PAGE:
Basically, you can create a mantra around how you would like to feel. It’s as simple as orchestrating your experience in a different way. For instance, stress can be alleviated if you create your holiday plan ahead of time and write it down. Feeling overwhelmed can be solved by asking people for help. Your mantra this season might be something like, “Organized and ready.”

Finally, let’s get to this food thing.

I bet you spend a whole lot of time on preparation, only to sit down and feel guilty about enjoying it.


Skip the side of guilt this time. Claim your right to experience eating wonderful food with your loved ones. Now, I’m not suggesting you stuff your face for 30 days – no one one wants to feel those aftereffects. However, I believe if you choose a mantra that gives you permission to enjoy the true feeling of the season, you may find that stress or the urge to overeat will automatically disappear.

What will be your mantra?


Kim's Corner

One of our wonderful members at OTAC was generous enough to supply me with fresh cucumbers and beets from her garden. There is simply nothing like utilizing seasonal fruits and vegetables from a local source. The freshness alone provides a ton of flavor – and the nutrient density is off the charts, making this garden veggie recipe absolutely amazing.

Thought I would share the recipe where I incorporated the fruits of her labor! Thanks, Lori!


4-5 raw beets (large)
4 raw cucumbers
1/2 sweet onion chopped or thinly sliced (your preference)
4 tsp. honey
4 tsp. apple cider vinegar
2 tsp. Dijon mustard
a dash of Tabasco (optional)
1/4 cup + 2 tbs. olive oil
fresh dill
salt and pepper to taste

Garden Veggie Recipe:

Wash beets and wrap each individual beet tightly in aluminum foil. Roast in oven at 375 degrees for about 90 minutes (less time if beets are small).

Once out of the oven, unwrap and peel the beets, allowing time to cool.
Partially peel cucumbers and chop into chunks. Chop cooled beets into chunks. Combine the cucumbers, beets and onion in a large bowl.

To make the dressing, combine honey, vinegar, mustard, Tabasco and olive oil and stir well to mix. Pour over veggies and add salt and pepper to taste. Sprinkle the dill on top to garnish.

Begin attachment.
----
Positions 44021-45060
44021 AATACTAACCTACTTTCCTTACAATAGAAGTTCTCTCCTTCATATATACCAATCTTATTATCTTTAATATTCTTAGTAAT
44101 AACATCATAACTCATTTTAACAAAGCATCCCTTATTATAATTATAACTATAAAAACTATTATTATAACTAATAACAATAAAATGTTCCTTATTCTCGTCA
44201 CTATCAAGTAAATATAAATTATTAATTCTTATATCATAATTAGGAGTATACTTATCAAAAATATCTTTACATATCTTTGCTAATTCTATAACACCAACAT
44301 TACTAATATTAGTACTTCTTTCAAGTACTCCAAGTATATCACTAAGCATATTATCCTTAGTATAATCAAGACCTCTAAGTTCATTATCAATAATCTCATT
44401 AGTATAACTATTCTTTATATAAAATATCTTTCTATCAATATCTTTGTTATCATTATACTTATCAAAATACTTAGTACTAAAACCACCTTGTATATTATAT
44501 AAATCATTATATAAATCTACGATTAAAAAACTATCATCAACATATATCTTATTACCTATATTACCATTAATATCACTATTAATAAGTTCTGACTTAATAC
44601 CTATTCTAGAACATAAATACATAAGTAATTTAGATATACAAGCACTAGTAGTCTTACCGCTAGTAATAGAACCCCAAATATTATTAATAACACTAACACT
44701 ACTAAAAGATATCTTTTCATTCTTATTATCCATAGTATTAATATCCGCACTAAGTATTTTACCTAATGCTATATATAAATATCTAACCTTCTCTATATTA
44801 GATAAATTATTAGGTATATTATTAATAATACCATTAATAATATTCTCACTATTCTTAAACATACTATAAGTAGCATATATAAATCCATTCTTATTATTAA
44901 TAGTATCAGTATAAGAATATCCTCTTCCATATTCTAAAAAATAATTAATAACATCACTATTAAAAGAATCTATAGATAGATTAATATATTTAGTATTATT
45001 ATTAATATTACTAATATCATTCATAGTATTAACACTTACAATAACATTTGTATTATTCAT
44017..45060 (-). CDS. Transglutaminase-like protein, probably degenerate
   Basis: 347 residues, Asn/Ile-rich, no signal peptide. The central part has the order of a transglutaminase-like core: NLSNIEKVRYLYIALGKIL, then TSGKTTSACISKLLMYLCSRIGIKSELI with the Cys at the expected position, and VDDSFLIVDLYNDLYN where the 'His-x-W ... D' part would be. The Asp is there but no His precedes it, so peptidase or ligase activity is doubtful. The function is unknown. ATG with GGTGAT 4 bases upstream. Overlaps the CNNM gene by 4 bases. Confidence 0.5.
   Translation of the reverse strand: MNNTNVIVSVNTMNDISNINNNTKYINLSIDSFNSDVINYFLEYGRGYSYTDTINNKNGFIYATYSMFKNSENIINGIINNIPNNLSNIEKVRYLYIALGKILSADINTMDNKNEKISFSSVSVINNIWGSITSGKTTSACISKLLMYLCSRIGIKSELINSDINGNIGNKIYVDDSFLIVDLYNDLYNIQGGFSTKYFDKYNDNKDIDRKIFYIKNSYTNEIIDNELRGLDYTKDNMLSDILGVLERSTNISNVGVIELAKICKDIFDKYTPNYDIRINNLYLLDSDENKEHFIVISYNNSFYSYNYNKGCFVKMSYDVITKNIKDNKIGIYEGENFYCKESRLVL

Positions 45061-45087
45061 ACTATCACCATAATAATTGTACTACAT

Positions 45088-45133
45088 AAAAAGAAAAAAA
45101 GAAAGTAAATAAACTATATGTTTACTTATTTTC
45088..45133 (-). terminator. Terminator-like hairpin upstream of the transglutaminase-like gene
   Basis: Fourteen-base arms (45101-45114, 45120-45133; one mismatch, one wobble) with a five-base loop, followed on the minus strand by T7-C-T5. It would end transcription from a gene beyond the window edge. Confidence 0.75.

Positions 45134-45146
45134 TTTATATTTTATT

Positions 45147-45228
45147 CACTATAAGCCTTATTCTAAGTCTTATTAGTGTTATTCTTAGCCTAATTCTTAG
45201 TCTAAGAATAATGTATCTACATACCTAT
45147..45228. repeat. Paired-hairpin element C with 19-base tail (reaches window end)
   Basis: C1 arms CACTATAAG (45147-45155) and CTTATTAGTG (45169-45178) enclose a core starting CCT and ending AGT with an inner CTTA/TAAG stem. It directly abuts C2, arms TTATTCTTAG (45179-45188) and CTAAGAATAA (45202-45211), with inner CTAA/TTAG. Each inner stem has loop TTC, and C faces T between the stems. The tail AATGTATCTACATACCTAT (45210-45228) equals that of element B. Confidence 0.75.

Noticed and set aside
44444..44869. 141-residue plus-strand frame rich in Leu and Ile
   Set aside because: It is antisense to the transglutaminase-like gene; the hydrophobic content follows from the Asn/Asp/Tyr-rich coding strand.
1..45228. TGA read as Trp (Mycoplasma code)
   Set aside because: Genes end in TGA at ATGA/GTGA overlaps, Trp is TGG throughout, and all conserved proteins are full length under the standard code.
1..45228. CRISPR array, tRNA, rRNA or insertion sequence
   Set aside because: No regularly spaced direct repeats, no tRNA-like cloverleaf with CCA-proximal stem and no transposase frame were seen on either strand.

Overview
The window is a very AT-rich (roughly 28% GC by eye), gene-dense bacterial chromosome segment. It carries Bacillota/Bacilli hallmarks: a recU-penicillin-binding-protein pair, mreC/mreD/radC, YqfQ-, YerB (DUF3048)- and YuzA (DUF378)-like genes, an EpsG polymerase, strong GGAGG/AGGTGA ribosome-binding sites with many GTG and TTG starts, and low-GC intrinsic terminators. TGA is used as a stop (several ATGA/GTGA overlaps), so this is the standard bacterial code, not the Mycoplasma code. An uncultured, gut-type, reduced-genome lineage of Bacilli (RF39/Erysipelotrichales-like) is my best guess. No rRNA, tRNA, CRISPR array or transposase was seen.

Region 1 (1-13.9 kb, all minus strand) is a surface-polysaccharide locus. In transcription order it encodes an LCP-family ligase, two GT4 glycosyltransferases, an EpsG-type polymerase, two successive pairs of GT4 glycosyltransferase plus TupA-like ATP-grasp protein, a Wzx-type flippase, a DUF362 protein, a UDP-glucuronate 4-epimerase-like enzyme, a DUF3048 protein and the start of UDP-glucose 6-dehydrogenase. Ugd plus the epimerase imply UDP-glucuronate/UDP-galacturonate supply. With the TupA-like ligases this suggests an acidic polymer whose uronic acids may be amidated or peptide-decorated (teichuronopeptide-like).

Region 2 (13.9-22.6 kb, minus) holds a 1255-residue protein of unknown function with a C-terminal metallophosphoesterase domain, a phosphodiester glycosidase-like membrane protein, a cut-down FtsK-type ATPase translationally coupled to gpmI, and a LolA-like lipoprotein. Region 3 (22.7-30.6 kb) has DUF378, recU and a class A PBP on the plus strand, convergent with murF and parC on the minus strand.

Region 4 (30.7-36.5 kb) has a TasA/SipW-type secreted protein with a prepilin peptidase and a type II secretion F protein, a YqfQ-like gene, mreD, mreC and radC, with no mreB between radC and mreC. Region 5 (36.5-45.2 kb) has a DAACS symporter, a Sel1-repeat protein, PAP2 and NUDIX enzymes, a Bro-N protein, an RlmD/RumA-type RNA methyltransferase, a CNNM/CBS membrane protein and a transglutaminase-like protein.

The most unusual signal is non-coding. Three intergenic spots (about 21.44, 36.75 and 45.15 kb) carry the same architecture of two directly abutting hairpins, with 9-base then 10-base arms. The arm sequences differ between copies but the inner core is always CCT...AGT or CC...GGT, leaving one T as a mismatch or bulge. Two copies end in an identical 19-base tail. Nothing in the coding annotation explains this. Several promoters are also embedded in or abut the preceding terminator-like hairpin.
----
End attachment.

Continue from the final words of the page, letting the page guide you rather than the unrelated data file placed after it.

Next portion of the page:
Refrigerate for at least one hour.




Kim's Corner

“Trust yourself – you know more than you think you do.”

This anonymous quote is stuck to my oven in the form of a magnetic sticker, given to me many years ago. Like most ideas, its meaning has changed for me as time has gone by. I think it was initially given to me as a way to boost my self-confidence and remind me to trust in my own judgment. Seems like great advice for all of us, right?

Now, as I see it, the quote encourages me to take a different type of action when I’m having “a moment of temporary insecurity,” as Martin Rooney, one of the fitness industry’s best motivators, states. The moment of insecurity he speaks of might cause me to freeze from fear of failure, or simply be unwilling to make a change to better myself. To overcome that insecurity, the action I’m now inspired to take may actually surprise you.

The fact is, I really should trust myself, because I do know the answer. The answer may lie, funnily enough, in the fact that I don’t know what to do!

I know that I don’t always know what to do.

Doesn’t sound all that profound, I know. But if I come to terms with the not knowing, it opens up an opportunity for me to seek advice from others that I do trust, others who are more knowledgeable than me in that particular field. I can even choose to look for answers by researching the matter at hand on my own. Once I’ve collected the knowledge I need (knowledge is power!), I can move forward.

Moving forward might be the most important part. Move not only to better yourself but also to accept responsibility for your hopes and dreams, or even be an inspiration to others! On some level, most people want a little guidance. When you know the right thing to do, and you take action, you are paving the way for others to follow. You are a living, breathing example to your family, your friends and to those who may look to you for inspiration when they “don’t know” and need your advice. Each time you take a small step, it builds momentum for a leap, and just like that, you become someone who has the knowledge to pass on.

Whether you do or don’t know your next move in response to a challenge, understand there is a definite action to carry you to that next step. Know that you will make mistakes. If you’re like me, my guess is you have already made many mistakes in your lifetime – and you have overcome them. You will overcome again and again, each and every time.

What is it that you want out of your life? Are you working toward becoming healthier, progressing in your career or being a better parent, spouse or community member? Whatever your aim, trust that you know how to get there…and trust that sometimes the “knowing” is asking for help.


Kim's Corner